So you’ve got your tech stack rolled out, completed messaging and created inspiring content that you’re certain will get attention. It’s “go” time and you’ve created multi-step cadences with landing pages attributed, set up the campaigns in Salesforce, synching with your marketing automation tool. Everyone on the sales team is alerted and knows how to “pick up” inbounds and continue the conversation with a prescribed, personal touch.
For budget, you’ve upped your game and poured more dollars into a dedicated keyword and branded SEM campaign, feeling good about the channels including LinkedIN, Twitter and a niche content site that attracts your exact customer persona. The mix feels right based on history. You’ve gone from crawl to walk and you’ve set objectives and KPIs. Next question, will this pay off? How do you know it’s working?
The first question every marketer must answer is the topic of reach. Where are your customers hanging out and how do you get their attention? Are you accessing them in the most efficient and intriguing way to start engaging? At a minimum, garner responses through opens and click-throughs on the content you are sharing. Getting better than a cold ~1-2% return is what we all aspire to. An engaged audience will give you ~10%+ CTR but it’s not terrible if you’re seeing ~5% at the outset as you warm up your market. Remember, the more prescriptive the content by persona, the better the response. Above all, keep it useful and timely.
Achieving critical mass at the top of the funnel is important. Essentially you’re looking for a solid return on investment (ROI) dollars. If you’re a young startup, striving to generate awareness, it will take time so be patient and don’t lose faith. There’s a lot of different elements to experiment with and fine-tune over the course of a campaign, some of which I address below in factor 3.
If you know the buying cycle, then you will know important aspects such as number of personas involved, number of touches and overall cycle latency, by stage. When it comes to the question of volume, it depends on your business, strategy and model that will then translate to the best GTM approach and budget investments.
If you’re selling to a shorter list of say Fortune 500 organizations with a 6-figure ASP that involves executive decisions, the mix will differ considerably from a volume play with a low entry price and a self-service model. Such decisions early on will determine the nature of campaigns, cadences, channels and investments. Point is. Get specific. Know your ideal customer and then the volume of records, you will need in your Salesforce system, over time.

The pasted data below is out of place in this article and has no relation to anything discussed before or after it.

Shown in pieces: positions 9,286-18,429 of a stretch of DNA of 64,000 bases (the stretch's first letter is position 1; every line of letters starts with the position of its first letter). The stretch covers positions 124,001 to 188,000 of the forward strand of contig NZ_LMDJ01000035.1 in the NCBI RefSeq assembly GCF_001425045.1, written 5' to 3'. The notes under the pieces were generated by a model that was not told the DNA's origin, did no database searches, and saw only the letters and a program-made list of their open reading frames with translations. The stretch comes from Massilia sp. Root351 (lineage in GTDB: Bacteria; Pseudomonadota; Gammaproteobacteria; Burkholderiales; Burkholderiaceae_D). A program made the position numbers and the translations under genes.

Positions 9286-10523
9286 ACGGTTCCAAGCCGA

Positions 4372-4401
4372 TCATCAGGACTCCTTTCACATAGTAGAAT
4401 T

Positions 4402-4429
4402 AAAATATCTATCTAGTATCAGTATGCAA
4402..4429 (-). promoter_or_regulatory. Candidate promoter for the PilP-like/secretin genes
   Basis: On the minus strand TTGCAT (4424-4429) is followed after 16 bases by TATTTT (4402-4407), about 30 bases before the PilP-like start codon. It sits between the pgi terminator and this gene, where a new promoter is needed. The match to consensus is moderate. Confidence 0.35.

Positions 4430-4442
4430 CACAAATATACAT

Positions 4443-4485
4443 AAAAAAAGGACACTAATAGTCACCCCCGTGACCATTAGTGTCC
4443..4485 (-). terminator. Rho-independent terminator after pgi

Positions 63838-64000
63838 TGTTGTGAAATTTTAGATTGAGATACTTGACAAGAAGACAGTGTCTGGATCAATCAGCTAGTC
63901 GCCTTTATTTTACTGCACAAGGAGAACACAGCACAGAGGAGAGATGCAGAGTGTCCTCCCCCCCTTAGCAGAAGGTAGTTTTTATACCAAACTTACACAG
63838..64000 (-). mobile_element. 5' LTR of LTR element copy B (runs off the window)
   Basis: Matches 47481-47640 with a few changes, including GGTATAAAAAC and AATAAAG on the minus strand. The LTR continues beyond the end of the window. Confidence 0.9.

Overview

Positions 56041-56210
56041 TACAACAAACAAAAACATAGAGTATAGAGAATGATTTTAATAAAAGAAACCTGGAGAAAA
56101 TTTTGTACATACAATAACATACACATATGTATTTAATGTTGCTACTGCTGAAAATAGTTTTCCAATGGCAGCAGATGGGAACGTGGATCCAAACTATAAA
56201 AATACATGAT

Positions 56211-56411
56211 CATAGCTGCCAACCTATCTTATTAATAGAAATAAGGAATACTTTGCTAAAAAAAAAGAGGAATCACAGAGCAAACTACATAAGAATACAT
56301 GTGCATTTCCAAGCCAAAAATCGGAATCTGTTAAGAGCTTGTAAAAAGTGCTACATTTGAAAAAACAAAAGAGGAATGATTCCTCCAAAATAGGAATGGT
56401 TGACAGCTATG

It’s pretty normal for marketing to focus on Leads plus MQLs at the top of the funnel and while those are important indicators, it’s challenging to get close to sales when they care more about Sales Qualified Leads (SQLs) or Sales Accepted Leads (SALs). With different teams looking at different targets, animosity can creep in. Marketing may start to operate in it’s own silo, believing that everything is going well as MQLs increase quarter-over-quarter. If the trendline is not going in the same direction for sales, further investigation is needed to understand where changes need to occur. That should be a shared exercise across sales and marketing.
Determine the Best Metrics and Adjust
MQL scoring may be too loose and alerts to sales may be going unheard. Perhaps the demographic criteria needs closer examination. Is everyone aligned on the ideal customer target? Perhaps the messaging is misaligned or sales feels that marketing is too aggressive with the number of touches.
If marketing doesn’t pay attention to pipeline and revenue, disconnects will transpire which doesn’t help anyone, including the health of the business.
In a self-service, subscription model, it’s common for marketing teams to share revenue goals with compensation incentives to drive activities. With shared “skin in the game”, everyone starts to align on the chosen few metrics, that gets everyone on the team to focus and know what it takes to win business.
So if marketing, sales (and customer success) agree on pointing everyone towards the most important handful of key metrics, you start to report on it regularly and work to iterate and improve. In a recent CDD webcast, Tony Hughes believes that marketing should carry quota which may be an extreme form of this but nonetheless worth considering.
Once the campaign kicks off, measurement can start, real-time. Within the first few days, you will know the responses from outbound email pushes. SEM campaign responses will take a little longer to understand trends you can expect over a few weeks. Assuming you have attribution in place, you will know which channel is yielding the best response, CPL (cost per lead) and after a little time transpires, whether the responses are ideal targets and conversions are occurring downstream to that ‘holy grail’ of pipeline or SQLs.
There are lots of different areas to adjust if the response is lower than you expect:
Timely Follow-Through on Inbounds with Sales
Openly discussing this with all GTM team-members is the only way forward. It actually helps to build trust over time. There’s nothing worse than marketing telling sales “we got this and will get back to you when we know more” and sales scratching their heads wondering if they are adjusting which elements of the campaign.
Most integrated campaigns should run at least a quarter and in many cases if successful can run more than 6 months. Of course, all content is available on-demand and I’ve personally witnessed specific ebooks yield responses and generate a pipeline two years past the publish date. Also, there’s no need to put dates on such assets.
Consider these factors as you shape the campaign plan and objectives, communicate often and clearly across all teams. Stay patient and know there are lots of areas for improvement over time. You got this — one team. And, good luck!